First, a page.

The mid-to-late-round, big-bodied wide receiver selection has been a popular one during John Schneider and Pete Carroll’s time at the helm of the Seattle Seahawks. There has been Kris Durham (round 4, 2011), Chris Harper (round 4, 2013), Kevin Norwood (round 4, 2014), Kenny Lawler (round 7, 2016), Amara Darboh (round 3, 2017) and David Moore (round 7, 2017). Among that group, Durham’s 55 catches for 699 yards pace the group, and only three of those catches (for 30 yards) were with Seattle. In terms of production just with the Seahawks, Norwood edges Durham with nine catches for 102 yards. Obviously Darboh and Moore’s careers in Seattle are just beginning, but the Seahawks have repeatedly failed to find receiver help on the draft’s third day during this era.
With a glaring hole at wide receiver as the draft approaches, it’s fair to expect Seattle to try and again address the position on the draft’s third and final day. I’ve already written about a player who could replace Paul Richardson’s field stretching, but what if they try to take another swing at a bigger receiver? At just under 6-5 (6-4 3/4”) and 214 pounds, former Notre Dame wide receiver Equanimeous St. Brown could fit the bill.
St. Brown comes off the line of scrimmage well, showing good, quick feet in his release. Despite his size, St. Brown played regularly both in the slot and out wide with the Fighting Irish. Although his long-term projection should be as an outside wide receiver, St. Brown repeatedly displayed the feel for space and comfort in traffic to succeed inside. He finds space underneath really well.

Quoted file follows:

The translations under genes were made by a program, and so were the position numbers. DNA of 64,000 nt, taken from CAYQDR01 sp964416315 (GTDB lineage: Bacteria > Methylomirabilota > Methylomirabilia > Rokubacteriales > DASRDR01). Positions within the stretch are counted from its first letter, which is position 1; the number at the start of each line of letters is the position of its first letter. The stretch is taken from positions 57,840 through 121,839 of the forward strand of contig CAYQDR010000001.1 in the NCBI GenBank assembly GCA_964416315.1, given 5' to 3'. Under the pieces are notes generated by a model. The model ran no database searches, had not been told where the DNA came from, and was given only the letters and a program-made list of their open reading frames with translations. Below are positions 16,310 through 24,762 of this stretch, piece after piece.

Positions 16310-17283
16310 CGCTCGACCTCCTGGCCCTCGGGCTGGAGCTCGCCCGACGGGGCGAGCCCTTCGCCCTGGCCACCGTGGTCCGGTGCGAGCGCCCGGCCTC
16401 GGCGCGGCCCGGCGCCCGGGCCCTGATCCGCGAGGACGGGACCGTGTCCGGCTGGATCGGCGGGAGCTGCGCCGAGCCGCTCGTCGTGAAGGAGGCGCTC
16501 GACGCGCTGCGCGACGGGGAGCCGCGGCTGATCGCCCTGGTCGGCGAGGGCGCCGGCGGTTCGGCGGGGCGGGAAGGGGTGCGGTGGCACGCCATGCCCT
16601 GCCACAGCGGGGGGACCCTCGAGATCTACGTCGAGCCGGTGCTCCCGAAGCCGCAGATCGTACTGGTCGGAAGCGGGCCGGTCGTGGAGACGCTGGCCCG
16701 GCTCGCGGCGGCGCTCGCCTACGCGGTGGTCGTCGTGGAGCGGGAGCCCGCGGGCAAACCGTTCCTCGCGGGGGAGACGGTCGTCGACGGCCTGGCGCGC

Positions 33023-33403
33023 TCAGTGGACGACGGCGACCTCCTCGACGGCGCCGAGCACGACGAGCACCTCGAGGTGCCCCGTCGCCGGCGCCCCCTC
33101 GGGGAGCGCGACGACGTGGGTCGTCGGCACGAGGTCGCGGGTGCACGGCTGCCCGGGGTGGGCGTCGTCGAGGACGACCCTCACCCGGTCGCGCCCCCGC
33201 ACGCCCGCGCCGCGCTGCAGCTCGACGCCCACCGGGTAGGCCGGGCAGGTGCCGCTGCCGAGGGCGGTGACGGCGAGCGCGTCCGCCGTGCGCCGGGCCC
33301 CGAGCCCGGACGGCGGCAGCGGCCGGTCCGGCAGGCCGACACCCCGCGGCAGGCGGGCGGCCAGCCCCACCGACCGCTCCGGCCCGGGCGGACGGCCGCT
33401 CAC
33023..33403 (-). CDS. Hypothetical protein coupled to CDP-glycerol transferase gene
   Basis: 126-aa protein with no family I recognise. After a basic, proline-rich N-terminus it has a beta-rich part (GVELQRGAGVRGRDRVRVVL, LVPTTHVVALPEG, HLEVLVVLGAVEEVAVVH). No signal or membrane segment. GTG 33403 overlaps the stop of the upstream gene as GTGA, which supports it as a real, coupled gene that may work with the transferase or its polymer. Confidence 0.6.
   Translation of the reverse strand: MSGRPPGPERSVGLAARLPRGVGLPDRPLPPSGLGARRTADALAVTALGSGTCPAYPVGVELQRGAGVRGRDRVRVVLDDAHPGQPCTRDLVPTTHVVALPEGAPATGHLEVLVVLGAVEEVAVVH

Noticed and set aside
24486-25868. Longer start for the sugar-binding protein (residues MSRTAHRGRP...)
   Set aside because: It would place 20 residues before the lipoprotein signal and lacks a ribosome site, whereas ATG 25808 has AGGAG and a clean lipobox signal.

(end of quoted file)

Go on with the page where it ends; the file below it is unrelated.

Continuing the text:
On vertical routes and over the middle of the field, St. Brown sets up his breaks with false steps and creates separation that way. Watch him leave the defensive back flat-footed, only to miss out on a walk-in touchdown due to an under-thrown ball:
A fair criticism of St. Brown is that he doesn’t always play up to his size. However there are little glimpses of a real punishing style of play at the top of his routes and if his position coach in the NFL can get it out of him consistently, St. Brown will be a real problem for cornerbacks.
On deep routes, St. Brown consistently gets on top of defensive backs and tracks the ball well. If St. Brown is forced to come back and adjust to a throw behind him, however, he’ll struggle to corral it.
Used on short throws over the middle of the field, as well as tunnel screens, St. Brown displayed a good catch radius on passes out in front of him or into his body. As I previously mentioned, St. Brown does struggle on passes behind him where the defensive back is allowed back into the play. This, combined with not reaching out and plucking the ball with any sort of consistency, suggests he doesn’t necessarily have strong hands.
St. Brown’s agility underneath and quickness after the catch were another reason for the 6-5 receiver finding so much success out of the slot. He’s able to navigate traffic really well and after the catch, St. Brown separates with ease.
Watch St. Brown slow up to allow his blockers to engage before accelerating with terrific fluidity. It looks so easy:
St. Brown’s body type actually reminds me of David Moore. Although he has an outstandingly large frame for the position, St. Brown is an easy mover in the open field, like Moore, gliding across the field after the catch. The ability to dip his hips and change direction moving downfield comes so easy to him:
On comebacks, hitches and curls, St. Brown snaps his body around tremendously well. There are rightfully criticisms over his ability coming in and out of breaks, but the flashes of physicality at the top of routes, combined with the fluidity coming back to the ball are encouraging.
Overall, St. Brown is an extremely intriguing wide receiver prospect who didn’t show enough of a complete game in college to be in the conversation among the 2018 NFL Draft’s top wide receivers. However, he has exceptional size and movement skills for the position and has displayed flashes of being a dominant starting outside receiver. As a developmental prospect late on day two or early on day three, St. Brown is well worth the selection.